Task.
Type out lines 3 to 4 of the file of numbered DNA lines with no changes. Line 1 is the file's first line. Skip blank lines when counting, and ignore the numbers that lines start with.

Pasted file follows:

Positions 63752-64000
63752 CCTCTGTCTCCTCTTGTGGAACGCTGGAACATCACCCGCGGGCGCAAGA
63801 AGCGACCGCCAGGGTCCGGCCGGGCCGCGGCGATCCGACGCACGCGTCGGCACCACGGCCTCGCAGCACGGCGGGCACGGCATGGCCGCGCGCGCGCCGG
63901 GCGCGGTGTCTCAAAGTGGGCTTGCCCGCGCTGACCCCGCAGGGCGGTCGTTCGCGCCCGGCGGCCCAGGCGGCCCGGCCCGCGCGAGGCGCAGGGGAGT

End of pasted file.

63801 AGCGACCGCCAGGGTCCGGCCGGGCCGCGGCGATCCGACGCACGCGTCGGCACCACGGCCTCGCAGCACGGCGGGCACGGCATGGCCGCGCGCGCGCCGG
63901 GCGCGGTGTCTCAAAGTGGGCTTGCCCGCGCTGACCCCGCAGGGCGGTCGTTCGCGCCCGGCGGCCCAGGCGGCCCGGCCCGCGCGAGGCGCAGGGGAGT